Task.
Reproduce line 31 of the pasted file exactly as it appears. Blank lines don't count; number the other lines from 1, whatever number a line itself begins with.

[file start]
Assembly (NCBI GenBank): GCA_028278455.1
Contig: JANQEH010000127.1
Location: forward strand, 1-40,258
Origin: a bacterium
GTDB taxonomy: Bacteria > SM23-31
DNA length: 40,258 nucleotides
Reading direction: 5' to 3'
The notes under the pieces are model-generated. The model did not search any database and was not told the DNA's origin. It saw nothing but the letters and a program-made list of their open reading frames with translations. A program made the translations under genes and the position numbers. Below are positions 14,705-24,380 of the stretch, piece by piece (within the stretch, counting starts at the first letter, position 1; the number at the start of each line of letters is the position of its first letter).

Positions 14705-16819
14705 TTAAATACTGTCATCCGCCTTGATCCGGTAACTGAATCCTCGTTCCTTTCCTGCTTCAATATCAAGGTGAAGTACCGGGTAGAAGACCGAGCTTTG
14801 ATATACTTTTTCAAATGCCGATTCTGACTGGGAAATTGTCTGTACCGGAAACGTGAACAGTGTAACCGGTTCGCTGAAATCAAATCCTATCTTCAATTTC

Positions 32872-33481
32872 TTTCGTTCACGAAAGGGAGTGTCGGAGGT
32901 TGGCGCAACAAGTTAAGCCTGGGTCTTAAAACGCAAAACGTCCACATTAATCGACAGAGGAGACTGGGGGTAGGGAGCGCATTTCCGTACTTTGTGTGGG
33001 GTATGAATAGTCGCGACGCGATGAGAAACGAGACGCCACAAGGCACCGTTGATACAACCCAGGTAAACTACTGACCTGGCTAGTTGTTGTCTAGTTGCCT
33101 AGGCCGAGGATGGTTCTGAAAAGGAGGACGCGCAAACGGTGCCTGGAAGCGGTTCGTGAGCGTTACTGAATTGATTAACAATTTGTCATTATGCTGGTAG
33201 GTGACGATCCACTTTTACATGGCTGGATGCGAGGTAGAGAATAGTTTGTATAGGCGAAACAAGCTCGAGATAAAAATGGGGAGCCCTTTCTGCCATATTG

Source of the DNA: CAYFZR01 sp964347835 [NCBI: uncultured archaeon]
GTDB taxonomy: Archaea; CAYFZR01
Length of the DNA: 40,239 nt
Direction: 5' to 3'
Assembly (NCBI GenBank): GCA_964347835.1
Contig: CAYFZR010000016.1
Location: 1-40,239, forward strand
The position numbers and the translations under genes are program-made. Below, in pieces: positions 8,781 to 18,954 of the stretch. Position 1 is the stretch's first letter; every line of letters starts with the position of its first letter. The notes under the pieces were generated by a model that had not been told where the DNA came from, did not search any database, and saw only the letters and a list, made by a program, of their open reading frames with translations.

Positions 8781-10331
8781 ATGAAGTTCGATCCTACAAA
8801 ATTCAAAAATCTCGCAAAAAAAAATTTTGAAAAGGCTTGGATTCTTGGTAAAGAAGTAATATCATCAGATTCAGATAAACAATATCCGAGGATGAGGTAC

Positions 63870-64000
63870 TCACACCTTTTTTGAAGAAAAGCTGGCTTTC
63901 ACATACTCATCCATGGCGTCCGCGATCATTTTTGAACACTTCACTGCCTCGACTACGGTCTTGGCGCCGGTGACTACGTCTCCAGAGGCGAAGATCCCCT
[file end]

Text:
63901 ACATACTCATCCATGGCGTCCGCGATCATTTTTGAACACTTCACTGCCTCGACTACGGTCTTGGCGCCGGTGACTACGTCTCCAGAGGCGAAGATCCCCT